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In a survey of 800 members last year, the National Small Business Association reported that almost half had experienced security breaches, with nearly 60 percent of those incidents resulting in business interruption. The average cost associated with cleaning up the attacks approached $8,700.
While more than 90 percent, however, of those surveyed said they were very or somewhat concerned about cybersecurity, one in four reported knowing little to nothing about cybersecurity issues. That may include not be aware of insurance as well.
As it happens, Harris Tsangaris, senior vice president at New York insurance broker NFP, says he has seen an uptick in claims for so-called cyber-liability insurance, as policies intended to cover costs of data breaches are called. “There’s a significant threat of hackers getting into systems and obtaining confidential information,” he says. Cyber-liability insurance covers both electronic hacking incidents and confidentiality breaches that result if your company is not properly disposing of paper files that contain financial information.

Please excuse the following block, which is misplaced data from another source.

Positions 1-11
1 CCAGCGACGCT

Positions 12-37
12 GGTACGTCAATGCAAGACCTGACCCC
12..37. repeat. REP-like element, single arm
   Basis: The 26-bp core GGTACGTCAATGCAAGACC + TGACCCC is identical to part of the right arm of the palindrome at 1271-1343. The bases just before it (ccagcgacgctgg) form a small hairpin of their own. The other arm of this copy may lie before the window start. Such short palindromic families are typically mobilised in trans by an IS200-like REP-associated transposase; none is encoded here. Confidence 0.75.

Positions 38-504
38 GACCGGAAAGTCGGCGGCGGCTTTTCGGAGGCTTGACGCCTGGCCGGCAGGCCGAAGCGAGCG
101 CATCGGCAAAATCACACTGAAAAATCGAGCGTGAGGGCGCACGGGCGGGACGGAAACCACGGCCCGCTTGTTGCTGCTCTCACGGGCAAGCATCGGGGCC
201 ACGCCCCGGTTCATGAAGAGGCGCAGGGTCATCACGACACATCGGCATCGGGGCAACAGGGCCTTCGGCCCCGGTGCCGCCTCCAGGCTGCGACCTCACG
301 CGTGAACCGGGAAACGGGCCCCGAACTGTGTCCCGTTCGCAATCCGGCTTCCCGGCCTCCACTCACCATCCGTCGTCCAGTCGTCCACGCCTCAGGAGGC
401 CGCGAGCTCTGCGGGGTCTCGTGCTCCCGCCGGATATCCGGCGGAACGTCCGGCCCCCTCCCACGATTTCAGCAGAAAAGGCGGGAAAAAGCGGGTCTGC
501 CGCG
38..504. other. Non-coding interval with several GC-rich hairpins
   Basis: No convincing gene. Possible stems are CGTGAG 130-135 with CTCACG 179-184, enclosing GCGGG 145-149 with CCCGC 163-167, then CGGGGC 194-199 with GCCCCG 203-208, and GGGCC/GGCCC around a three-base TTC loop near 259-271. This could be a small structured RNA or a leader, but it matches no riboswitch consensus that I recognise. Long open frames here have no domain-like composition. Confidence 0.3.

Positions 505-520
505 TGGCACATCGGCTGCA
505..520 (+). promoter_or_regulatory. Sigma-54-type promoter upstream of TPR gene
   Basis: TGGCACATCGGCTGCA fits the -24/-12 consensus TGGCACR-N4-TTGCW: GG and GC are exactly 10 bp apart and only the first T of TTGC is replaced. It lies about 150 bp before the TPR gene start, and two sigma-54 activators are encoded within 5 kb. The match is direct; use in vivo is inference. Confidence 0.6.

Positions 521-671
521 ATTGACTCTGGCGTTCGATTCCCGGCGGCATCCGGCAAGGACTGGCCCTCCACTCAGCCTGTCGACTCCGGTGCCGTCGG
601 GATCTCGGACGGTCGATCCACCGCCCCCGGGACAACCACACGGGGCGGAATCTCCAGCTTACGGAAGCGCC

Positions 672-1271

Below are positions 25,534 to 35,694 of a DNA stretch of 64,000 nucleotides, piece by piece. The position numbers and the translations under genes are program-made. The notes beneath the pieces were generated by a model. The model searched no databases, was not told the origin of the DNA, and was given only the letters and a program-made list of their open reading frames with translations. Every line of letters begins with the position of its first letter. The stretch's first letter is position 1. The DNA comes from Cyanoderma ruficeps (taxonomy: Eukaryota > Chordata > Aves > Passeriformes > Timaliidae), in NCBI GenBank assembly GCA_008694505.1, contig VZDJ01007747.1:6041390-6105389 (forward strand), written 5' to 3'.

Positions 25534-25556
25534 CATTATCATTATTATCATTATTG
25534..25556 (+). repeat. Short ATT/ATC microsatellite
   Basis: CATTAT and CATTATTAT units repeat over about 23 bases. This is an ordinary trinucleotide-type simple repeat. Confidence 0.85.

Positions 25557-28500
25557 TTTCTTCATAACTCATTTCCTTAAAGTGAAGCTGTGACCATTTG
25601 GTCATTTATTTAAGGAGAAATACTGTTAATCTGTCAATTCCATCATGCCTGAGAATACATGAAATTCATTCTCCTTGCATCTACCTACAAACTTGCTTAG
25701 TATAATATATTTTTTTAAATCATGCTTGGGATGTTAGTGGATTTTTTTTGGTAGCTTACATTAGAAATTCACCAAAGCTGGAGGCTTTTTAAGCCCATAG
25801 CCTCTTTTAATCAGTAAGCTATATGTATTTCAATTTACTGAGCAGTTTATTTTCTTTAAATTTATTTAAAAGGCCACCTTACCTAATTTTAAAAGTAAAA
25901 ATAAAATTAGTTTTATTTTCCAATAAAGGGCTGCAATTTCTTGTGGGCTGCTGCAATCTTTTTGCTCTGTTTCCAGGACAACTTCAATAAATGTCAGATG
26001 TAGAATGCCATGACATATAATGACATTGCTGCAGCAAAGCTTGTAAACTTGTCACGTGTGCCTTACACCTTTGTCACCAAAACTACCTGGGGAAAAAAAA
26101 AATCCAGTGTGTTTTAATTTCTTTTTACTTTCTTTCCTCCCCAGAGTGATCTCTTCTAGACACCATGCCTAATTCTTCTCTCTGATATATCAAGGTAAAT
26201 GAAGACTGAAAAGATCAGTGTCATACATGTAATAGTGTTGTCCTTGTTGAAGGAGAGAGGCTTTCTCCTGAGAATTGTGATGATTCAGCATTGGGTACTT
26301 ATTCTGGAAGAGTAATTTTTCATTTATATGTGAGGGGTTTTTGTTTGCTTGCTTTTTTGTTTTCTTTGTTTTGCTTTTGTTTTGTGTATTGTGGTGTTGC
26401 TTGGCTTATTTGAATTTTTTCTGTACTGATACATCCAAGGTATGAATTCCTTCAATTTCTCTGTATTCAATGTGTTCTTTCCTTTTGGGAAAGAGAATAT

Along with the cost of notifying customers (a legal requirement) that their credit card or other data have been stolen, there can be a serious cost to your company’s reputation in the wake of an attack, says Andrew Bagrin, chief executive and founder of cybersecurity company My Digital Shield. “More than one-third of patrons say they wouldn’t return to a business that experienced a breach. Unfortunately, few businesses recognize and understand the impact of a breach until it’s too late,” he says.
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